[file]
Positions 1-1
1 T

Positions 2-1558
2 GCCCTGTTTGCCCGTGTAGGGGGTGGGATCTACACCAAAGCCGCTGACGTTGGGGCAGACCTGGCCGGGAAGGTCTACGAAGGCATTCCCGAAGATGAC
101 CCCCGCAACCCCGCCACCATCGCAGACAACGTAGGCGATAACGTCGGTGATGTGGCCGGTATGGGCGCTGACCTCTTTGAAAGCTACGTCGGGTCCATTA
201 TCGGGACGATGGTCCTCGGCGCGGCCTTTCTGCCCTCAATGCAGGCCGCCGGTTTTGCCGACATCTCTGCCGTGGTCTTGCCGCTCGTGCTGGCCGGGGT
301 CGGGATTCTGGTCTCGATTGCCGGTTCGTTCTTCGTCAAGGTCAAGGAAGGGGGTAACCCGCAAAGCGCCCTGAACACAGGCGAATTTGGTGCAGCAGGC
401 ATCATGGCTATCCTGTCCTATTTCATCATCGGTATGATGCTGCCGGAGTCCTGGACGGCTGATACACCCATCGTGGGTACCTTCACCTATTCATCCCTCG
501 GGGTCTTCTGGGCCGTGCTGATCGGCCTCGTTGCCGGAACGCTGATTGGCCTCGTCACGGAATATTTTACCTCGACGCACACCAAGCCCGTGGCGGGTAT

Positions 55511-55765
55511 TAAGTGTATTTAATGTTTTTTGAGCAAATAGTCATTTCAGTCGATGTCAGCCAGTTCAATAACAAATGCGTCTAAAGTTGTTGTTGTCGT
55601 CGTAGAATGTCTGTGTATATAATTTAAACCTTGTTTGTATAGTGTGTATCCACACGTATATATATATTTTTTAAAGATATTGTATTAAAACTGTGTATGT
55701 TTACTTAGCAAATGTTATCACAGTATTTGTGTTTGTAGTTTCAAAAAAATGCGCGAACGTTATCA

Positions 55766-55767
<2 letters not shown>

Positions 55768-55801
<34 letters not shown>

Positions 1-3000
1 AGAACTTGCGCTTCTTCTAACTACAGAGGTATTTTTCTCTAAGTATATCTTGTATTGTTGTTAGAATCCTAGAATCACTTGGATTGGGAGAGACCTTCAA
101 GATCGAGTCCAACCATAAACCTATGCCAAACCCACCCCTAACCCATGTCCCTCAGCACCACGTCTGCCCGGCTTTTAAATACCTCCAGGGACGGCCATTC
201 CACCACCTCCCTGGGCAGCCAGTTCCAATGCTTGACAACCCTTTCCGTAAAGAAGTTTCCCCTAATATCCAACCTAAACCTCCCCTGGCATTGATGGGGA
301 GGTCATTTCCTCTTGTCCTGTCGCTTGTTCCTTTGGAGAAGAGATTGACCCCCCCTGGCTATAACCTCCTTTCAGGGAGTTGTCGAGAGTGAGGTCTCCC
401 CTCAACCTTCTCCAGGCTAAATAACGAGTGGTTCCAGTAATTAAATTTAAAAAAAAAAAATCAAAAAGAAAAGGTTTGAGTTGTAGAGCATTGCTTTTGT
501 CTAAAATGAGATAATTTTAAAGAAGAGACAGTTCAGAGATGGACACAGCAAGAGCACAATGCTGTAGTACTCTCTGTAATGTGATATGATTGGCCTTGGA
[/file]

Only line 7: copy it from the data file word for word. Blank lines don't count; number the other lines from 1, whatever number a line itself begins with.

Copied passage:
301 CGGGATTCTGGTCTCGATTGCCGGTTCGTTCTTCGTCAAGGTCAAGGAAGGGGGTAACCCGCAAAGCGCCCTGAACACAGGCGAATTTGGTGCAGCAGGC